Ever-increasing numbers of physicians and research studies tout the benefits of yoga, but is it truly being integrated into healthcare? A recent article in Yoga Journal notes that physicians are prescribing yoga in greater numbers than ever, and there are now more than 130 yoga therapy training programs worldwide. But what kind of access do patients have to classes or therapists that can meet their needs? Can those recovering from illness or struggling with depression find a class that feels welcoming and appropriate for their needs?
These Resource Girls avoided yoga for years. Lauren was never big into working out and Cat wanted a “real” workout, not to sit in a circle and hum. Clearly, we were misinformed. Have you ever firmly believed something so strongly, only to find out you were completely wrong?
Discipline is defined as a branch of knowledge or the practice of training people. I find this interesting as a yoga “teacher,” for a few reasons. One is that that while I am a teacher, I am also only a student. And honestly, the only person I am ever really training is myself.
You roll out your yoga mat, take your seat, and begin your routine before class starts. A routine comprised of stretching, sitting or lying down to mentally prepare, or maybe enjoying some time to chat with your fellow yogis. All is as it should be, yet something seems off. You’re uninspired, going through the motions, not as aware of what you’re doing, feeling low in energy and even contemplating the need to take more breaks.
Diet and exercise. We’ve heard for years that those two habits are important when it comes to weight loss. Most studies say that your diet is more important, but exercise helps. But does it really help? And if so, how much?
When I became a yoga teacher 13 years ago, I was keenly interested in introducing yoga into hospitals and mental health centers. I began my own practice right after my father died, and experienced such grounding within my grief that I longed to share the benefits of yoga with people who’d experienced illness or trauma. I taught in hospitals, but it was five years later, in county drug court, that I found my true niche working with teens.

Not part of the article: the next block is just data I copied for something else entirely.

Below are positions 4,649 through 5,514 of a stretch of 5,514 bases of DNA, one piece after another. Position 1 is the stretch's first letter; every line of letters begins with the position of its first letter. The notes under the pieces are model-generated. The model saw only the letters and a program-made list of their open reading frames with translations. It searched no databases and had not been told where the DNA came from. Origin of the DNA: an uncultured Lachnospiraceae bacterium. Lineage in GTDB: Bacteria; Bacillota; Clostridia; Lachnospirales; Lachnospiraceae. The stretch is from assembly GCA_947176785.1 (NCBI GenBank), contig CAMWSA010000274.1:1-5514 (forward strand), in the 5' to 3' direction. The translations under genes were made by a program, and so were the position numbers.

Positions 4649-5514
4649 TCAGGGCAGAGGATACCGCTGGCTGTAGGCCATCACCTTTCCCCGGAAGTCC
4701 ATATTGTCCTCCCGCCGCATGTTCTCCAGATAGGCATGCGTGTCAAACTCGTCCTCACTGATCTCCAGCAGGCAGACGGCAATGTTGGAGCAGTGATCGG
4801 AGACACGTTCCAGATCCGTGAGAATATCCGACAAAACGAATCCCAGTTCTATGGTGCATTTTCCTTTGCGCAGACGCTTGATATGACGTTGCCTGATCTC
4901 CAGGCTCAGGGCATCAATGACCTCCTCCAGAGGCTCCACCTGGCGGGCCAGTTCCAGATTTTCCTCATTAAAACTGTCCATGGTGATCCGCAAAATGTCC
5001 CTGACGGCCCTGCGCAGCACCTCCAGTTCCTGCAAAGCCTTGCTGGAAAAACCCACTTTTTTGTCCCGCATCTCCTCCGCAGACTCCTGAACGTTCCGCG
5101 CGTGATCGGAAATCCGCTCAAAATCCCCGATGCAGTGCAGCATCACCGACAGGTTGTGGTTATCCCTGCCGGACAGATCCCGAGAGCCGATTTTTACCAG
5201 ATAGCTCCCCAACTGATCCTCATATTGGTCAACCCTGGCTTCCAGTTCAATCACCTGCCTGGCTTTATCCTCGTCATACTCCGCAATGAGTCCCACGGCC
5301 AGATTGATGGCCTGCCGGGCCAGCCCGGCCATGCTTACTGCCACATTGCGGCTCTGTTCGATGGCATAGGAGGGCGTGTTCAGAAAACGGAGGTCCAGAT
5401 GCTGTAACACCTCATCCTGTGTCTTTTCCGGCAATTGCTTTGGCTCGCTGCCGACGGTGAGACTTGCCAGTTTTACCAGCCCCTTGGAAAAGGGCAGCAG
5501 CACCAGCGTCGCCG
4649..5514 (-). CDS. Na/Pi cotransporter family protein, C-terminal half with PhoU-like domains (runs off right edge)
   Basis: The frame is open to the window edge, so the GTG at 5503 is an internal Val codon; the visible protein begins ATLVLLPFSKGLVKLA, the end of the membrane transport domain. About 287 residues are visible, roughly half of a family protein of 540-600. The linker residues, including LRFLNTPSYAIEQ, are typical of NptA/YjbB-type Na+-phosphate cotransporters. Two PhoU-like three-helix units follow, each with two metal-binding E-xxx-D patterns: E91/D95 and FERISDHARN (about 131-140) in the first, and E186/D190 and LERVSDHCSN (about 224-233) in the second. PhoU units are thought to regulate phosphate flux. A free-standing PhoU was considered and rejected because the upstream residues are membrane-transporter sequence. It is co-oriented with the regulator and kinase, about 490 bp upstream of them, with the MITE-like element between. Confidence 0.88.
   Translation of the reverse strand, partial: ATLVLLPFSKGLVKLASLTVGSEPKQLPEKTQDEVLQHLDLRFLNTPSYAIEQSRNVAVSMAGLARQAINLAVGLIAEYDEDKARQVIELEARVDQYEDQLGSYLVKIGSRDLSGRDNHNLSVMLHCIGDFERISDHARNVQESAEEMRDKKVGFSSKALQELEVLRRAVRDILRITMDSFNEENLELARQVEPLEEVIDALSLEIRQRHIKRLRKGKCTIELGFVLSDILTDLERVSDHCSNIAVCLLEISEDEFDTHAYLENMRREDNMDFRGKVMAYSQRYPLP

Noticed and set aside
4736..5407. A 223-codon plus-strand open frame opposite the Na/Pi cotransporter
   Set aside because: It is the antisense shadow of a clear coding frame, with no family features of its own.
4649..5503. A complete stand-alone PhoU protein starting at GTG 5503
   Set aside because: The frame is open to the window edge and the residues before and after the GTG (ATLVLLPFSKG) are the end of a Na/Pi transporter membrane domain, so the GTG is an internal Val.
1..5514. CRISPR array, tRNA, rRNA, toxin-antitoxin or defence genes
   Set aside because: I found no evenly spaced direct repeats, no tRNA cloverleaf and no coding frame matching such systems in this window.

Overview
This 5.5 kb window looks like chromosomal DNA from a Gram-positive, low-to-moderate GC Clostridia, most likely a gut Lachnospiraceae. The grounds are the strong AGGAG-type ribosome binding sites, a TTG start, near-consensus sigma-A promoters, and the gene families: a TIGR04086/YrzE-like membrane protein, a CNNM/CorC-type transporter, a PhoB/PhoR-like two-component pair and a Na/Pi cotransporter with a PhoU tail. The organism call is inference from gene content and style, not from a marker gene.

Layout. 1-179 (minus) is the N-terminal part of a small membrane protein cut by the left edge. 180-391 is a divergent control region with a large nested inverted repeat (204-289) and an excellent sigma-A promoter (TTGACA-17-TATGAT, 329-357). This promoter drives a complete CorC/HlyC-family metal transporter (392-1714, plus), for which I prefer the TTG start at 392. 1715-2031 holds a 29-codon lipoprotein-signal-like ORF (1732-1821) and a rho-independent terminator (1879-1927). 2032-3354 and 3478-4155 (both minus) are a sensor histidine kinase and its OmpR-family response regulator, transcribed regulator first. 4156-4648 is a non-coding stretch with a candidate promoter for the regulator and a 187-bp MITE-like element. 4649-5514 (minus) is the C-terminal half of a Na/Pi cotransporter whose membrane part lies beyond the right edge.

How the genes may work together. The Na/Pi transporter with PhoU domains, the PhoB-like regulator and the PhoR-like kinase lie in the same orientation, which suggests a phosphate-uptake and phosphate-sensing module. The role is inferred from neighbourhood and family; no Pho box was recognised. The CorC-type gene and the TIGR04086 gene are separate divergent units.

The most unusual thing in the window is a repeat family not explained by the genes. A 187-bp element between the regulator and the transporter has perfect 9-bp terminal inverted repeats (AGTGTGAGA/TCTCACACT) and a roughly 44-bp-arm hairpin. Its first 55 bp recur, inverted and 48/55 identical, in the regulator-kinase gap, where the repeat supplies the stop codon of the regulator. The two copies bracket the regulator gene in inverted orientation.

At times, we all need someone or something to lean on. Reaching out for and accepting support—in its many forms—is a great life skill to impart to children.
Kids’ yoga offers an opportunity to introduce this concept, particularly through the use of props.
Gaiam and the Yoga and Body Image Coalition have teamed up to promote prop use as one of the great equalizers in yoga in this #PropitUp 7-day challenge.
Join Gaiam and YBIC members in breaking stereotypes and celebrating the accessibility of yoga by propping up your yoga practice!
Next time you feel tension in your neck, or your mind is busy circling an internal to-do list, stop. Despite the inclination to push through, it’s more rewarding (and productive) to pause.
One in four Americans experience a great deal of stress. It isn’t just unpleasant to bear, stress can affect everything from your health, relationships, and work life. The near-constant distractions and obligations posed by a 24/7 culture only contribute to a sense of everyday strain.
On a regular basis, I have people tell me all of the reasons they don’t do yoga: they aren’t flexible enough, they feel awkward compared to others in class, they can’t quiet their mind, they aren’t fit…the list goes on and on, filled with fear and uncertainty. While it makes me sad that so many people are holding themselves back from experiencing the transformative beauty of yoga, I am also happy that so many people are sharing these thoughts with me because in sharing they are looking for answers.